Course 2 is satisfactorily completed.

3. Dante. La Vita Nuova and La Divina Commedia, Lectures

and recitations. Two hours credit. Assistant Professor Mc-
Laughlin.

SECOND SEMESTER

2. Continuation of Course i. Modem readings. Three hours credit,

Mr. De Filippis.

4. Dante. La Divina Commedia. Continuation of Course 3. Lec-

tures and recitations. Two hours credit. Assistant Professor
McLaughlin.

summer session of i92i

\s. Beginners* Course. Four hours credit. Mr. .

For Graduates,
3j. Dante. Two hours credit. Assistant Professor McLaughlin.



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36o College of Literature, Science, and the Arts

Spanish

Students especially interested in the study of language are advised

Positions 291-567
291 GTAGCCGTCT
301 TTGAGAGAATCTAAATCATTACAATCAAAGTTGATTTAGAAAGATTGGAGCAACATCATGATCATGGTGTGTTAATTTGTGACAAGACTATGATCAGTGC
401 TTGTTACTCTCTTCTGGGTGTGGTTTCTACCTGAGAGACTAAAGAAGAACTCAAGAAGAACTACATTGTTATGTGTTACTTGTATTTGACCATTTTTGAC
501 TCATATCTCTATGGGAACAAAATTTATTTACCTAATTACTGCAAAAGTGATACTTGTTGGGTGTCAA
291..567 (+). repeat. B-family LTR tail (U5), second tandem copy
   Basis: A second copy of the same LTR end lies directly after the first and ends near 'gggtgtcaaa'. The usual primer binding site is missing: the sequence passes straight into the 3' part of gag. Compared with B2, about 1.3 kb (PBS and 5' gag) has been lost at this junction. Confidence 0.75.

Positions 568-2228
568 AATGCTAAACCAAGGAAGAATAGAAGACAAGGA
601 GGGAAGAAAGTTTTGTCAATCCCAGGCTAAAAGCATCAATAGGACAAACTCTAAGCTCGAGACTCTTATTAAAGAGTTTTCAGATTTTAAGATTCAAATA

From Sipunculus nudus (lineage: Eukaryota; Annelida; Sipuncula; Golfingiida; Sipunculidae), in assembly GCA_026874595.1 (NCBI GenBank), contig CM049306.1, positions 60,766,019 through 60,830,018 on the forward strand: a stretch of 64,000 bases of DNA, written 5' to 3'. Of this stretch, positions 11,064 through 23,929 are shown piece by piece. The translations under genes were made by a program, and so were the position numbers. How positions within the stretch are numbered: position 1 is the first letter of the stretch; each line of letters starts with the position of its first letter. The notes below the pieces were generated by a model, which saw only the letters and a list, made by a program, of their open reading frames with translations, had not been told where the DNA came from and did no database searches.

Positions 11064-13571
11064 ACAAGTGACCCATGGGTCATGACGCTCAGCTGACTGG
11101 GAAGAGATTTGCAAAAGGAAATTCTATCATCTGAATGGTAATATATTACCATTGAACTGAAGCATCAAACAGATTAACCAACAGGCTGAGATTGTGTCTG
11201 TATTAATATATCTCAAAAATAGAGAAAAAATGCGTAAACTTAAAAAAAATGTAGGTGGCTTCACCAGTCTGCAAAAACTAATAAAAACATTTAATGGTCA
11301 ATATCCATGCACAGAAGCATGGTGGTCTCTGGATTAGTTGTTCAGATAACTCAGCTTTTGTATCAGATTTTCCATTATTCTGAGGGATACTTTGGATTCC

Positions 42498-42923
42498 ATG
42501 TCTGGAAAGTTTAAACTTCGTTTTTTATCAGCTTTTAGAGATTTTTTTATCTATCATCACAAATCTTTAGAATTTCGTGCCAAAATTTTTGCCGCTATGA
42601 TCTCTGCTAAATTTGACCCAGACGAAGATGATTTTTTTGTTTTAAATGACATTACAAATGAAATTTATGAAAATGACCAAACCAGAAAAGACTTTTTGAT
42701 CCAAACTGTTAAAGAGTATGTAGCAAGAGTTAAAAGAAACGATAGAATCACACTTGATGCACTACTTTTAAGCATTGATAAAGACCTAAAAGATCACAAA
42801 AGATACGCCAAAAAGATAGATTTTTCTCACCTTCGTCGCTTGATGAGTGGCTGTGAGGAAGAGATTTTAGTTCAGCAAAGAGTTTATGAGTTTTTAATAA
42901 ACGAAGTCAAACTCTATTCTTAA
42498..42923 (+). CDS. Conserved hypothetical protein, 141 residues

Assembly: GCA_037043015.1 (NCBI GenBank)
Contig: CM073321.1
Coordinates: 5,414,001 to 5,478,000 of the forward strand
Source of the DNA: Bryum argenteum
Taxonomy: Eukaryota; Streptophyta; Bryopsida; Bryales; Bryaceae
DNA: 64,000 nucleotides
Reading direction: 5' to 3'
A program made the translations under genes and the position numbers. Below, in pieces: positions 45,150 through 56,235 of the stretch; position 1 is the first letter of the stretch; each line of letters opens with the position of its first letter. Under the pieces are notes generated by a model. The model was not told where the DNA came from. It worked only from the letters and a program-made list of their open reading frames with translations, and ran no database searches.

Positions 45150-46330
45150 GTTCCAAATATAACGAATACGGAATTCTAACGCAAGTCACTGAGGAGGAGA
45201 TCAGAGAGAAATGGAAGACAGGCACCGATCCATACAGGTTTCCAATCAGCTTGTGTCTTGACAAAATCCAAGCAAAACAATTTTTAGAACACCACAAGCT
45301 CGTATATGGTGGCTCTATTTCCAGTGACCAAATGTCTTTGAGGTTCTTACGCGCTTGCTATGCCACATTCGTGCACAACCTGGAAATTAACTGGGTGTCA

to elect two foreign languages in the freshman year. Two new
languages, however, should not be begun at the same time. See
page 155.

Courses I and 2 must precede all others. Students whose pur-
pose in taking up Spanish is to acquire fluency in speaking and
writing, should then take Courses 3, 4, 7, 8, 19, 20, and 21. Those
desiring to acquire a knowledge of the literature of Spain should
follow Courses i and 2 by 3, 4, 5, 6, and then 9 and 10, or 22 and 23.

Students who have had one year of Spanish in preparation for
the University should enter Course 2.

Prospective teachers of Spanish should secure an early start and
consult with Professor Wagner at the earliest opportunity.

FIRST SEMESTER

1. Elementary Course. Grammar, oral work, and reading. Four

hours credit. Assistant Professor Burslev, Dr. Barja, Mr.
Bement, Mr. Eddy, Mr. Esteves, Mr. Hering, Mr. Hootkins,
Mr. Kerr, Mr. Lincoln, Mr. Michaud, Mr. Patterson, Mr.